Robert Hakalski | Knott's Berry Farm Molly and Other Excursions

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New Age: Meditation Avant Garde: Free Improvisation Moods: Mood: Dreamy
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Knott's Berry Farm Molly and Other Excursions

by Robert Hakalski

Spare, melodic contemporary piano with subtle electronic textures.
Genre: New Age: Meditation
Release Date: 

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  Song Share Time Download
clip
1. Alone in the Moonlight
4:37 album only
clip
2. Molly
9:54 album only
clip
3. Two Lost Souls
4:39 album only
Downloads are available as MP3-320 files.

ABOUT THIS ALBUM


Album Notes
"The Great San Bernardino Birthday Party & Other Excursions" is an album by American fingerstyle guitarist and composer John Fahey, released in 1966. The cover simply labels the album "Guitar Vol. 4" (it was his fourth release on his own Takoma label, but his fifth album) while the liner notes label it "The Great San Bernardino Birthday Party & Other Excursions." The title never appeared on the record labels themselves. It marked the beginning of Fahey’s interest in his recording of experimental soundscapes and sound effects. Despite Fahey’s distaste for the 1960’s counterculture, it is this release most often referred to as psychedelic.

"Knott’s Berry Farm Molly," the second and concluding track of Guitar Vol. 4’s first side, is profound in its simplicity, simple in its magnificence. From the woozy bending of the opening notes to the middle section, reversed-played thanks to Fahey’s precision tape editing, the tune seems perennially stuck in the worn grooves of vintage vinyl from which it emanates, yet pushes the sonic boundaries of its time with a nod to the Beatles’ "Rain" B-side and the backwards Lennon vocals at the end. The result is something familiar yet entirely new. And it is a testament to the brilliance of John Fahey that his work is still studied and played and (in this recording) re-interpreted for the piano.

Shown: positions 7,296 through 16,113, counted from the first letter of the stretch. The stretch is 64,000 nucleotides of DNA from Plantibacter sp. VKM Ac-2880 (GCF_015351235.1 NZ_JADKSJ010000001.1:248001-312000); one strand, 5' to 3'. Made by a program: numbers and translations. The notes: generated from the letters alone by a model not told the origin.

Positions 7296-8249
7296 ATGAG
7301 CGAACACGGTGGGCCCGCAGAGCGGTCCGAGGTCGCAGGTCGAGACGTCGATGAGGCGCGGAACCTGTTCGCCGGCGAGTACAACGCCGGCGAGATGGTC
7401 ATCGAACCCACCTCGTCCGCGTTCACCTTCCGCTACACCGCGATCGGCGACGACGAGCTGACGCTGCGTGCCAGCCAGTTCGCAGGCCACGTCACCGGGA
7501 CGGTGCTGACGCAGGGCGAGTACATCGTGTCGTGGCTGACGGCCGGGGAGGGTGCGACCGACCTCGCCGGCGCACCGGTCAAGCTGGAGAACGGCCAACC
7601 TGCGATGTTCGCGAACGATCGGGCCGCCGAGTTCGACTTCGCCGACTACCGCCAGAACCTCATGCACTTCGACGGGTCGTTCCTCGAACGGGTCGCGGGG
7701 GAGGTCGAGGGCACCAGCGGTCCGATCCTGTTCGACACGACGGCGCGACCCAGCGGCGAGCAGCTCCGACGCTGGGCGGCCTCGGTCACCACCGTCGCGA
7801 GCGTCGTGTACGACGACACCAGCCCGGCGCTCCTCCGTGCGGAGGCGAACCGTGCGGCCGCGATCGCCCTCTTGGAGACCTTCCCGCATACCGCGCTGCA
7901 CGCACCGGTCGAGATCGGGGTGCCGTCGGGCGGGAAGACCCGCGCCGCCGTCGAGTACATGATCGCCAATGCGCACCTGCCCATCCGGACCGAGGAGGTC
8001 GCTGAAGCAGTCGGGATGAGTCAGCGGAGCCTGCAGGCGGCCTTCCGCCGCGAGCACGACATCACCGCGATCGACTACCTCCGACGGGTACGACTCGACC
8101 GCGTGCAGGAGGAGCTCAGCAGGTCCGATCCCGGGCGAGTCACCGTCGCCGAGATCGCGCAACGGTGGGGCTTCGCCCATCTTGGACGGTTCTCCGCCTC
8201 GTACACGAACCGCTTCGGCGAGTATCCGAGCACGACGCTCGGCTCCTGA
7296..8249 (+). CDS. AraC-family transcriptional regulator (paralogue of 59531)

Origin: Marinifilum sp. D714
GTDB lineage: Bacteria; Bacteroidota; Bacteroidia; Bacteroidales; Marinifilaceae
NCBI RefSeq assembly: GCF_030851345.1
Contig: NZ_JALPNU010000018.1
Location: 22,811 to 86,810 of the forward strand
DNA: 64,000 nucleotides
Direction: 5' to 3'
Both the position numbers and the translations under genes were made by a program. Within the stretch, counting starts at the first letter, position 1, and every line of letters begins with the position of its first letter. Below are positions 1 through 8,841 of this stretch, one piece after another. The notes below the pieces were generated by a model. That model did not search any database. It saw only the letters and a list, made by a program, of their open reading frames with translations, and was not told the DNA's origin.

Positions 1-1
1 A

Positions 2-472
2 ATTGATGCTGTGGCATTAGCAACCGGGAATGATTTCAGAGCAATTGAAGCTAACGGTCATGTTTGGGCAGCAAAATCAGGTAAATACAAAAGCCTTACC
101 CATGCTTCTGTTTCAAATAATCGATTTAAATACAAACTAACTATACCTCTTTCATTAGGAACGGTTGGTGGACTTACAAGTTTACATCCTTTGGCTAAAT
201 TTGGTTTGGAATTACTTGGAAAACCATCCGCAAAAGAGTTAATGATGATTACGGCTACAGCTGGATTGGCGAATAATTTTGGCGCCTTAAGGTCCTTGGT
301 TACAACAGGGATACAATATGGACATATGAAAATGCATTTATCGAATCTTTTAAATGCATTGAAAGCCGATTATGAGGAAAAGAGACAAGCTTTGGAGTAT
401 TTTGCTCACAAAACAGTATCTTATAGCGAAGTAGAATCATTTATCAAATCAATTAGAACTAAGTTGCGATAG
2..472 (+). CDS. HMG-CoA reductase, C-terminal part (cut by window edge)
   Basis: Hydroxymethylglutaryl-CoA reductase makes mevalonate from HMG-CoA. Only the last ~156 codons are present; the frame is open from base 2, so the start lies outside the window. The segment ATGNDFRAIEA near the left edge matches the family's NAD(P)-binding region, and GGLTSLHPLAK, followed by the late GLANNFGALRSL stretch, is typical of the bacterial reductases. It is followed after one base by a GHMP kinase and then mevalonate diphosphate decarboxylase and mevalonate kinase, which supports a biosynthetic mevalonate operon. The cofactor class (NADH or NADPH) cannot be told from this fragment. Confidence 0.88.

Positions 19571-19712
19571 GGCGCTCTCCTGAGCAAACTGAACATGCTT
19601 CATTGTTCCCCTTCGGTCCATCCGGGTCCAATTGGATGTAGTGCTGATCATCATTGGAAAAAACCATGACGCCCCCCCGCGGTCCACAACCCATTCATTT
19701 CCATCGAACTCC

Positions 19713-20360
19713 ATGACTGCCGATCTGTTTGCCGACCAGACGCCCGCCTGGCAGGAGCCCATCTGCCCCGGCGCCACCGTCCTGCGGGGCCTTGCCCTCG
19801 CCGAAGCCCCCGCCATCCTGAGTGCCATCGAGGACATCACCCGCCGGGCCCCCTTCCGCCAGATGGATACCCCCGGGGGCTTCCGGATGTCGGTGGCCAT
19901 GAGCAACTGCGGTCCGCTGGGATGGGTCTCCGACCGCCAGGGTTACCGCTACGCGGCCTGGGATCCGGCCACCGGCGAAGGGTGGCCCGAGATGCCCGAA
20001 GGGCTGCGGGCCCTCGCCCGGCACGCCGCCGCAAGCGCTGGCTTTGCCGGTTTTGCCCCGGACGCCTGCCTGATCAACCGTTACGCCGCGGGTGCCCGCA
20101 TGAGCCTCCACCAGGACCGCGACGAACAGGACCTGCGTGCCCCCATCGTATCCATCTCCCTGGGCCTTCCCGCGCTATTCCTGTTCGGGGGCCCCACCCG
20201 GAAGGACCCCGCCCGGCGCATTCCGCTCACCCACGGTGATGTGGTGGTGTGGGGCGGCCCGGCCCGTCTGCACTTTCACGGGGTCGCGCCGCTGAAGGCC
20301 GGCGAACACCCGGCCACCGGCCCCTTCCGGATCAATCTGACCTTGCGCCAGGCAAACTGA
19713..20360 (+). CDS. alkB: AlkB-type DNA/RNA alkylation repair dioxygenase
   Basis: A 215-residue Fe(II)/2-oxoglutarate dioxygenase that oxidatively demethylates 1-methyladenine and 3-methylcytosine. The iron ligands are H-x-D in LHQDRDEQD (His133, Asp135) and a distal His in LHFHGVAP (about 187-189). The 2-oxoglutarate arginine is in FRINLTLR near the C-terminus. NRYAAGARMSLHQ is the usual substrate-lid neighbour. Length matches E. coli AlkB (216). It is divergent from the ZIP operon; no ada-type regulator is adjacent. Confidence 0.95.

The subtitle of this release, "being an ontological or hodological meditation and improvisation for and upon the piano," is a play on Fahey's own liner-note parodies of the folk/academic music treatises that folk scholars at the time were wont to write. This EP of mine which I’m releasing for the Holiday Season gives me an excuse to extemporize on a Fahey favorite tune of mine and to base a kind of musical odyssey on a sentence in the liner notes for "The Great San Bernardino Birthday Party" LP: “And soon Fahey and Knott’s Berry Farm Molly were alone in the moonlight, like two lost souls.”

I take some liberties with the tune, but I think Faheyphiles will find some familiar elements in the re-working of the piece. If I didn’t expand the boundaries of his music, I bet Fahey himself wouldn’t be happy either!

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